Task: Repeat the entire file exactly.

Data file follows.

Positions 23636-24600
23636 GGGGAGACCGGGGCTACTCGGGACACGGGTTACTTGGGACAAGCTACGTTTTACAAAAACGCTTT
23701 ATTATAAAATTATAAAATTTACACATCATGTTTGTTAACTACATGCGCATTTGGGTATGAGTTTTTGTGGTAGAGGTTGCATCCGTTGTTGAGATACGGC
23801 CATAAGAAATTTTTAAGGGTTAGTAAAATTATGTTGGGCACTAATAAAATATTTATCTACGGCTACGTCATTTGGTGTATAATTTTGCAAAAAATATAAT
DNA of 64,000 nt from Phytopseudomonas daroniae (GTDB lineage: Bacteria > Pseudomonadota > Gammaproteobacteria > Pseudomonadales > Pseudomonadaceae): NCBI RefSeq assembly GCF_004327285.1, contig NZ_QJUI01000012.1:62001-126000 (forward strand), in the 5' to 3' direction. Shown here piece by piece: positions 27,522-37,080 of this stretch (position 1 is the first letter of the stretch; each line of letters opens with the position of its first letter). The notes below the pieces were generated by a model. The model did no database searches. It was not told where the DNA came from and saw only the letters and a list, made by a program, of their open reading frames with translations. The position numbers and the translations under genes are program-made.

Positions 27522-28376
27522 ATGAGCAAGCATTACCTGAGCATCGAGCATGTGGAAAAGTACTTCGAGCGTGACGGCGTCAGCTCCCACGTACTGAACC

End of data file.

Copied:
Positions 23636-24600
23636 GGGGAGACCGGGGCTACTCGGGACACGGGTTACTTGGGACAAGCTACGTTTTACAAAAACGCTTT
23701 ATTATAAAATTATAAAATTTACACATCATGTTTGTTAACTACATGCGCATTTGGGTATGAGTTTTTGTGGTAGAGGTTGCATCCGTTGTTGAGATACGGC
23801 CATAAGAAATTTTTAAGGGTTAGTAAAATTATGTTGGGCACTAATAAAATATTTATCTACGGCTACGTCATTTGGTGTATAATTTTGCAAAAAATATAAT
DNA of 64,000 nt from Phytopseudomonas daroniae (GTDB lineage: Bacteria > Pseudomonadota > Gammaproteobacteria > Pseudomonadales > Pseudomonadaceae): NCBI RefSeq assembly GCF_004327285.1, contig NZ_QJUI01000012.1:62001-126000 (forward strand), in the 5' to 3' direction. Shown here piece by piece: positions 27,522-37,080 of this stretch (position 1 is the first letter of the stretch; each line of letters opens with the position of its first letter). The notes below the pieces were generated by a model. The model did no database searches. It was not told where the DNA came from and saw only the letters and a list, made by a program, of their open reading frames with translations. The position numbers and the translations under genes are program-made.

Positions 27522-28376
27522 ATGAGCAAGCATTACCTGAGCATCGAGCATGTGGAAAAGTACTTCGAGCGTGACGGCGTCAGCTCCCACGTACTGAACC